The eternal struggle of creative procrastinators

When you decide to finally give in to your inner voice saying that your true vocation is *insert any creative profession*, you initially feel relieved, like if you had finally spoken the truth after a long time of lies. You feel great, charged both by courage and fear, and you start working on your own creative job that, at this point of the story, is quite far from being payed with any kind of retribution.

You think that, as this is YOUR dream, YOUR profession, the one you had so much time and so much trouble to find, of course everything is going to be a piece of cake.

Hell if you are wrong.

You used to think that your parents discouraged you so much because of the competition and the difficulties buried in your profession’s fundaments, but is not the only reason.

They probably knew, as your are learning now, that in creative professions, you are less likely to find yourself inside an already set path. Unlike other professions, where you can image yourself being hired and start a nine-to-five career, in creativity you can’t follow the others, otherwise it would be harder to succeed. You have to figure out and make your own path, and work on it everyday. And, most of the times, you’d be alone with your creativity.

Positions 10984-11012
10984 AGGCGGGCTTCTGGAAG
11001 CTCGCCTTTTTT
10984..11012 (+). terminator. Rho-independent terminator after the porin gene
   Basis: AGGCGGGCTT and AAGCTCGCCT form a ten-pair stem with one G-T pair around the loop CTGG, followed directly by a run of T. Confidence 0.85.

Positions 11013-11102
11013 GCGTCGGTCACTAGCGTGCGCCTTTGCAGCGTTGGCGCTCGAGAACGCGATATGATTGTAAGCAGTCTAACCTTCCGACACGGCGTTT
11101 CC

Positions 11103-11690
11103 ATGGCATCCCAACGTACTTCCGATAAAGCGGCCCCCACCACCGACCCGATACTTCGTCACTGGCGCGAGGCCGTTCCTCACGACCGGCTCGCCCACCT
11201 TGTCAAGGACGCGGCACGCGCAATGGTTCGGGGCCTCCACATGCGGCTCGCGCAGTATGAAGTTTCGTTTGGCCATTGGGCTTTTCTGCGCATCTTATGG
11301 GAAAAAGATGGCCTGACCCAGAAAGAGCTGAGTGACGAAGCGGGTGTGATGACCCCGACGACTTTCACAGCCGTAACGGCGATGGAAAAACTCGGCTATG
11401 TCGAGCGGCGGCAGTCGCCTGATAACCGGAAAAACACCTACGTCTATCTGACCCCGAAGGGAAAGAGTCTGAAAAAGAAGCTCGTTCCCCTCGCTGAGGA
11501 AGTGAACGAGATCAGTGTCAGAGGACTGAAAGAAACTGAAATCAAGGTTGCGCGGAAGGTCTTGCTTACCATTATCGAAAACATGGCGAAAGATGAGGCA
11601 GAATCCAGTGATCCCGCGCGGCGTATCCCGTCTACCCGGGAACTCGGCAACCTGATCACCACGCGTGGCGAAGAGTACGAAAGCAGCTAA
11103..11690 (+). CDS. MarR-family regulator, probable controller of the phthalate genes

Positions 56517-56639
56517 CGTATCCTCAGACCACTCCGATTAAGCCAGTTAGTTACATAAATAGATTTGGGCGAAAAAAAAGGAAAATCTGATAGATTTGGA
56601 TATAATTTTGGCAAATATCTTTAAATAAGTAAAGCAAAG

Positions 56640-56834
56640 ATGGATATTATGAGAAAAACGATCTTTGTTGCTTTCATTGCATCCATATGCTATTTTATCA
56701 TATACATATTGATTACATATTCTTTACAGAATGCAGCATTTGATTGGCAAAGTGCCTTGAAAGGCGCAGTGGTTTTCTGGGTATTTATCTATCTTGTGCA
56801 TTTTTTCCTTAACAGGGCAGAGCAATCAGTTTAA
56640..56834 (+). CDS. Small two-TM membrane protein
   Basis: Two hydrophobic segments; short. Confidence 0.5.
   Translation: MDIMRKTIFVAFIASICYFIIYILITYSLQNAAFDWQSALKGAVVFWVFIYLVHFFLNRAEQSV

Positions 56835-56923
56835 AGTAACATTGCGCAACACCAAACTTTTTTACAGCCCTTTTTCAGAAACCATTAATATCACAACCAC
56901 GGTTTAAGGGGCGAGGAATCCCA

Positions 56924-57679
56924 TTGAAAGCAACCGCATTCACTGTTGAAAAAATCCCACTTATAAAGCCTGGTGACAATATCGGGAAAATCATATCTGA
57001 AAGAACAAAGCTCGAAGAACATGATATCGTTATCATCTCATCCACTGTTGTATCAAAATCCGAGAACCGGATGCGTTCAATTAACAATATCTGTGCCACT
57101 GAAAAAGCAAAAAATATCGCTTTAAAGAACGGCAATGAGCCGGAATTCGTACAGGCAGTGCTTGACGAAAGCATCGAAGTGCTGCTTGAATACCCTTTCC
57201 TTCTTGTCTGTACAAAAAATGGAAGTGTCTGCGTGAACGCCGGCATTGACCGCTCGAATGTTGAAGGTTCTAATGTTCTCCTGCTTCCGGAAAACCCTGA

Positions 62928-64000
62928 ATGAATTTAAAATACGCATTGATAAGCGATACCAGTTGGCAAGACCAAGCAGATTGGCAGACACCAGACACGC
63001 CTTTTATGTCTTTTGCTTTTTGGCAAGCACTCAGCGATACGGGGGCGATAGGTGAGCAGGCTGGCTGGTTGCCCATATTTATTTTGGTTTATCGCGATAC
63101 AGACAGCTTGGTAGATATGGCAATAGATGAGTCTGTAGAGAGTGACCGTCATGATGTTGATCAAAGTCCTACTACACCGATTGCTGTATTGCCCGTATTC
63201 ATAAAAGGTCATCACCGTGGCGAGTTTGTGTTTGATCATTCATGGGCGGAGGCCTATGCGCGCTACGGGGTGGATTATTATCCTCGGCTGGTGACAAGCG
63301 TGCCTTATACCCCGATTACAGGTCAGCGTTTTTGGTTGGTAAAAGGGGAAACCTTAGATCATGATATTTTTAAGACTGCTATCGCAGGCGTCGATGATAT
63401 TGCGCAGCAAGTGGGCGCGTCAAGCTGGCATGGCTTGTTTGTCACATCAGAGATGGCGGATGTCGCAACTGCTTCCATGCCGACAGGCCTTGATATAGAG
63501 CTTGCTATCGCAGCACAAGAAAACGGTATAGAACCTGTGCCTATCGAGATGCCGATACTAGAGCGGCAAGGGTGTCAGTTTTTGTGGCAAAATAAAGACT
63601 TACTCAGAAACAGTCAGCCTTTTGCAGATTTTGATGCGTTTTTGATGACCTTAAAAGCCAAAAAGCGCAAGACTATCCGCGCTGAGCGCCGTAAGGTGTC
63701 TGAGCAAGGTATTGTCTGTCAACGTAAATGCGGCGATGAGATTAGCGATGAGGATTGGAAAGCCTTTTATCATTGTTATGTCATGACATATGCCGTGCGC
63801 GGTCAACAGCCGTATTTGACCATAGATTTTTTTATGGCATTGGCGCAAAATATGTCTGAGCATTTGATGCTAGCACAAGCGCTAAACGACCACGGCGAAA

As your brain struggles to find ideas, languages, expressions, as you stare at the blank page and try to follow a schedule even if know one would care if you don’t, that’s when you start what I call “The Serial Procrastination“.

Suddenly everything seems to be more important than your work. Facebook, cat videos, emails (for me chores) seem unable to wait. And that is how you don’t get your shit done.

I asked myself many times why, when I had to prepare for an university exam, I used to have a ten elephant-pack concentration but, if I have to think of a plot, I am distracted as a three weeks old kitten.

I found my answer after speaking with my coach, Sonja. I went back to the day I said my parents I wanted to live with stories. I felt good, yes, but also a little ashamed and guilty, because in my family stories were never considered a job, they were nothing more than a hobby. So, back then, part of me felt like I had chosen a profession that deserved less respect than some others and, unfortunately, this affects me even today.

But if you want to succeed, to make a living out of your passion you have to give it (and, consequently, to give you) the right credit. You have to commit and struggle, as you would do if you were employed in a society.

There are many different ways you can try to find your own way to commit. There are routines, exercises, moments for feedbacks and motivational recaps. Personally I recommend you to read this amazing book “101 Ways of Successful Screenwriters” , even if screenwriting is not what you want to do. It really helps you to find a way to dedicate to a creative profession, despite all the mental arguments you might have with yourself.

And then, as Shia LaBoeuf would say… “Just do it“.

Photo by Giulia Linus

 

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